List of progestogen esters

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Norethisterone acetate, a widely used progestogen ester and prodrug of norethisterone.
Medroxyprogesterone acetate, a progestogen ester that does not act as a prodrug.

This is a list of progestogen esters, or esters of progestogens.[1][2][3][4][5]

Unlike the case of testosterone and estradiol, progesterone cannot be esterified as it lacks hydroxyl groups, so all progestogen esters, with the exception of esters of 17α-hydroxyprogesterone like hydroxyprogesterone caproate, are esters of progestins (synthetic progestogens) and are non-bioidentical. In addition, whereas all androgen and estrogen esters are prodrugs of the parent compound, only some and not all progestogen esters act as prodrugs. Esters of 17α-hydroxyprogesterone and 19-norprogesterone derivatives like hydroxyprogesterone caproate, medroxyprogesterone acetate, and nomegestrol acetate are active themselves and are not prodrugs, whereas esters of 19-nortestosterone derivatives like norethisterone acetate and norethisterone enanthate are not active themselves and are prodrugs.

Esters of progesterone derivatives[edit]

Esters of 17α-hydroxyprogesterone derivatives[edit]

Marketed[edit]

The following major progestogen esters have been marketed:

And the following minor progestogen esters have been marketed:

The following veterinary-only progestogen esters have also been marketed:

The corticosteroid ester mometasone furoate (Asmanex, Elocom, Elocon, Elosalic, Nasonex), which is a 17α-hydroxyprogesterone derivative, also has very potent progestogenic activity, though it is not used as a progestogen and is instead used exclusively as a corticosteroid.[6]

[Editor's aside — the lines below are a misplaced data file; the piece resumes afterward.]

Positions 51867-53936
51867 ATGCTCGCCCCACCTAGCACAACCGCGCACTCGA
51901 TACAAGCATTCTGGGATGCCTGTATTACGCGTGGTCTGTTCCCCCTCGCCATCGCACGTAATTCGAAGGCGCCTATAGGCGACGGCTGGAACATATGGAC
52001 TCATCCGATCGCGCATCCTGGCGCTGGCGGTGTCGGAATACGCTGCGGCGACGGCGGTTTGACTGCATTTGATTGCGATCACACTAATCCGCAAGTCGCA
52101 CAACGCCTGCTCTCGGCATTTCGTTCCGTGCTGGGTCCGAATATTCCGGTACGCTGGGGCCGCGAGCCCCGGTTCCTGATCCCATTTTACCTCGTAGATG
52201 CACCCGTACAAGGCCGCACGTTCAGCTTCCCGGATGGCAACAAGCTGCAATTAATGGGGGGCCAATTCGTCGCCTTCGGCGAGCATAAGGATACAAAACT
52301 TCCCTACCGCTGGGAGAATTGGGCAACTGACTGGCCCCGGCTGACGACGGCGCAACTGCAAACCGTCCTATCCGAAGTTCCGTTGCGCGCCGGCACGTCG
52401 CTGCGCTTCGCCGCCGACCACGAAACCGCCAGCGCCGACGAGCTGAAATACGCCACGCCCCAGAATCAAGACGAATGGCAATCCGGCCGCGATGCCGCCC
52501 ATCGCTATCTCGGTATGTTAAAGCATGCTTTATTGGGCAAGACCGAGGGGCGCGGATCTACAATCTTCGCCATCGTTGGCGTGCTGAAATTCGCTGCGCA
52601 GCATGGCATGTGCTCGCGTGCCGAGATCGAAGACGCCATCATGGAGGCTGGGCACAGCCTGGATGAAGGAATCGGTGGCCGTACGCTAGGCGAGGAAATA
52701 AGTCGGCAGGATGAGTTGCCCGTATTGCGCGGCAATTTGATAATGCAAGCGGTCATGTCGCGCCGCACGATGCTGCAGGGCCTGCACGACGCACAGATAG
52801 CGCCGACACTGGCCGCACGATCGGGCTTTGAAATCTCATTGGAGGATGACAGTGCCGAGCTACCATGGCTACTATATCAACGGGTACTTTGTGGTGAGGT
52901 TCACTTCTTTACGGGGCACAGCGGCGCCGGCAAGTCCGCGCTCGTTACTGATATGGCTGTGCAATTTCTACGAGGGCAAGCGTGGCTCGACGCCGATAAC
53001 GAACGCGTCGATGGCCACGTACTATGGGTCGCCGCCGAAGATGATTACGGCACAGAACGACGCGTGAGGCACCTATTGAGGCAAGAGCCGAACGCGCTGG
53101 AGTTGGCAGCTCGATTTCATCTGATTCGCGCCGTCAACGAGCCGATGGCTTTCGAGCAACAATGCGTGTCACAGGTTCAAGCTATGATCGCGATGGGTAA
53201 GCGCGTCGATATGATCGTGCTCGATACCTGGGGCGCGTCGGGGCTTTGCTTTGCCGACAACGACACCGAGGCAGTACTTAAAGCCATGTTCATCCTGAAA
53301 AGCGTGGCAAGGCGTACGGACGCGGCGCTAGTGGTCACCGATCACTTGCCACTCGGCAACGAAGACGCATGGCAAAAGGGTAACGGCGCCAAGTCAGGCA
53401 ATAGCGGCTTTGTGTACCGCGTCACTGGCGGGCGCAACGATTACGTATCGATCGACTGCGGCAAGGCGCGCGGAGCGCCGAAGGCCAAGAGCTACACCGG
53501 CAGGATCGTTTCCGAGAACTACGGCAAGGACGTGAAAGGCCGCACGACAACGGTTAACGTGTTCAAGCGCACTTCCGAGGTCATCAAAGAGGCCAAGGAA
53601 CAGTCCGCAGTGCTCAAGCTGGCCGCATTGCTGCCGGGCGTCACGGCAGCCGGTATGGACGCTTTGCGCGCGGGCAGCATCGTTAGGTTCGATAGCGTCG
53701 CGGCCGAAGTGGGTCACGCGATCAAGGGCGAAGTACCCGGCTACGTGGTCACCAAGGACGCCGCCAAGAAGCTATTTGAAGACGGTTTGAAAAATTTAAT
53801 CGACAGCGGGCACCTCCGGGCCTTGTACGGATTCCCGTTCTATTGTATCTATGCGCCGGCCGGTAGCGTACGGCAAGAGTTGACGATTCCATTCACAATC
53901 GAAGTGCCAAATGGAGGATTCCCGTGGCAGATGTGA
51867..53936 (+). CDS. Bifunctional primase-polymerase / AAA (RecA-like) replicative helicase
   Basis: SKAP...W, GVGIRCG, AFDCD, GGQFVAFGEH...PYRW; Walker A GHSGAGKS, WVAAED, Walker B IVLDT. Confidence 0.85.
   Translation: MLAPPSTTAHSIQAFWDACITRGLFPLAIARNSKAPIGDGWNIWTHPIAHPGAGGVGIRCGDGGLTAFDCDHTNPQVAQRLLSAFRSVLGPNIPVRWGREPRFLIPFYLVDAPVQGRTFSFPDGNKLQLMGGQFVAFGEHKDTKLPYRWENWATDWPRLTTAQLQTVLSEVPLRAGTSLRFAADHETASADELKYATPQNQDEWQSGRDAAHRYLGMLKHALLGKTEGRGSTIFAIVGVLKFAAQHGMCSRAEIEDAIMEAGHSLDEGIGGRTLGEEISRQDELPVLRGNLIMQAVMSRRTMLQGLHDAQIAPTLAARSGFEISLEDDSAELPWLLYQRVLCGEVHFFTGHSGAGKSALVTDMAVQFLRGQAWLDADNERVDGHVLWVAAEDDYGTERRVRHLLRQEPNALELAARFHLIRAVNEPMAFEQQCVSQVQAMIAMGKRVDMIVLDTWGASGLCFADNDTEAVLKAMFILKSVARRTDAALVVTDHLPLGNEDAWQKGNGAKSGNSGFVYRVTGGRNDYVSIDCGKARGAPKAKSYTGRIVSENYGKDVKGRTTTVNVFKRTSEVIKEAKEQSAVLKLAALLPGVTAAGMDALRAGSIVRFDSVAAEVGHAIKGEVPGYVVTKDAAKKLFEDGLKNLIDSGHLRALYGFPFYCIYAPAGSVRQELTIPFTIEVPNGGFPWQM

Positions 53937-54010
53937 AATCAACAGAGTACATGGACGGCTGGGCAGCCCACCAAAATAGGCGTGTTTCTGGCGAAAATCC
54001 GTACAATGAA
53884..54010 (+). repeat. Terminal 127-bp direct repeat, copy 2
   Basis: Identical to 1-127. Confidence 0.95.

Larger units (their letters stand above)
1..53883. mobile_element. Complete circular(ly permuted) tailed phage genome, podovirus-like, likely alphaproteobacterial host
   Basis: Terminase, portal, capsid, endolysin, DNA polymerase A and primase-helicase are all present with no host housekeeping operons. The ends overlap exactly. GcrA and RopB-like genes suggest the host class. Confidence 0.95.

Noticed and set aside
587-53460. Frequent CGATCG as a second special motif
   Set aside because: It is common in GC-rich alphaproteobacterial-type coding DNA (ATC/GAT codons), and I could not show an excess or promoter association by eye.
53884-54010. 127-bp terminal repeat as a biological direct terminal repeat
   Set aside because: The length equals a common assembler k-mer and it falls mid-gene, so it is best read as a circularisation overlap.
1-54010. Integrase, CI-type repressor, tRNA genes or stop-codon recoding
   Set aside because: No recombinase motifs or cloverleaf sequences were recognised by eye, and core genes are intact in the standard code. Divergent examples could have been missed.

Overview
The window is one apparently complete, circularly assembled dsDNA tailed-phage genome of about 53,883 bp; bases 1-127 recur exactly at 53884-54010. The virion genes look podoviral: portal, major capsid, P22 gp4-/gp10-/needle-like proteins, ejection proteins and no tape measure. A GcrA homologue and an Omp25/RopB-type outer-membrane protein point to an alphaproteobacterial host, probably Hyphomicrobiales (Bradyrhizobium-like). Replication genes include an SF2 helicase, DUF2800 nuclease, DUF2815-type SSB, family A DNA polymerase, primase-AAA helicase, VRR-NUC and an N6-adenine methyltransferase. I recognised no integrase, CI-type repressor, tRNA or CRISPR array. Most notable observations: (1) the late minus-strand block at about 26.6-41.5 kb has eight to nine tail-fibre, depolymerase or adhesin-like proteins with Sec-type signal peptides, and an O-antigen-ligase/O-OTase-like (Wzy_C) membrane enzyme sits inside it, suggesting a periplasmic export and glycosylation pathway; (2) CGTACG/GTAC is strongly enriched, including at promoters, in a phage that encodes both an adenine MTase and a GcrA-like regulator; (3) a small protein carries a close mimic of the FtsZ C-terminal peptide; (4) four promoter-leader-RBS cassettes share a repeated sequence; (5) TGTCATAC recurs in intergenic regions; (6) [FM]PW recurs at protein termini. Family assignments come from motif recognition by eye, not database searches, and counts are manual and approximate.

Never marketed[edit]

Esters of 19-norprogesterone derivatives[edit]

Marketed[edit]

The following progestogen esters have been marketed:

And the following veterinary-only progestogen esters have also been marketed:

Never marketed[edit]

Esters of testosterone derivatives[edit]

Esters of 19-nortestosterone derivatives[edit]

Marketed[edit]

The following progestogen esters have been marketed:

Many 19-nortestosterone androgen esters, such as nandrolone esters like nandrolone decanoate (Deca-Durabolin) and nandrolone phenpropionate (Durabolin), also have potent progestogenic activity.

Never marketed[edit]

Other conjugates of progesterone derivatives[edit]

Ethers of progesterone derivatives[edit]

Marketed[edit]

Although not esters, the following progestogen ethers have been marketed:

  • Pentagestrone acetate (17α-acetoxyprogesterone 3-cyclopentyl enol ether; Gestovis, Gestovister)
  • Quingestrone (progesterone 3-cyclopentyl enol ether; PCPE; Enol-Luteovis; W-3399)

Never marketed[edit]

Cyclic ketals of progesterone derivatives[edit]

Marketed[edit]

Although not esters, the following progestogen cyclic ketals (cyclic acetals) have been marketed:

  • Algestone acetonide (dihydroxyprogesterone acetonide; 16α,17α-isopropylidenedioxyprogesterone; W-3395)
  • Algestone acetophenide (dihydroxyprogesterone acetophenide; DHPA; Neolutin, Droxone, Deladroxone, Decadroxone, Dexadroxate, Bovitrol)
  • Proligestone (14α,17α-propylidenedioxyprogesterone; 14α,17α-dihydroxyprogesterone cyclic acetal with propionaldehyde; Corvinan, Delvosteron)

Oximes of progesterone derivatives[edit]

Never marketed[edit]

Although not esters, the following progestogen oximes have not been marketed:

Other conjugates of testosterone derivatives[edit]

Oximes of 19-nortestosterone derivatives[edit]

Marketed[edit]

Although not esters, the following progestogen oximes have been marketed:

  • Norelgestromin (17α-ethynyl-18-methyl-19-nortestosterone 3-oxime)
  • Norgestimate (17α-ethynyl-18-methyl-19-nortestosterone 3-oxime 17β-acetate)

Never marketed[edit]

See also[edit]

References[edit]

  1. ^ J. Elks (14 November 2014). The Dictionary of Drugs: Chemical Data: Chemical Data, Structures and Bibliographies. Springer. ISBN 978-1-4757-2085-3. 
  2. ^ Index Nominum 2000: International Drug Directory. Taylor & Francis. January 2000. ISBN 978-3-88763-075-1. 
  3. ^ https://www.drugs.com/drug-class/progestins.html
  4. ^ http://www.micromedexsolutions.com
  5. ^ Sweetman, Sean C., ed. (2009). "Sex hormones and their modulators". Martindale: The Complete Drug Reference (36th ed.). London: Pharmaceutical Press. ISBN 978-0-85369-840-1. 
  6. ^ Austin RJ, Maschera B, Walker A, Fairbairn L, Meldrum E, Farrow SN, et al. (2002). "Mometasone furoate is a less specific glucocorticoid than fluticasone propionate". Eur. Respir. J. 20 (6): 1386–92. doi:10.1183/09031936.02.02472001. PMID 12503693.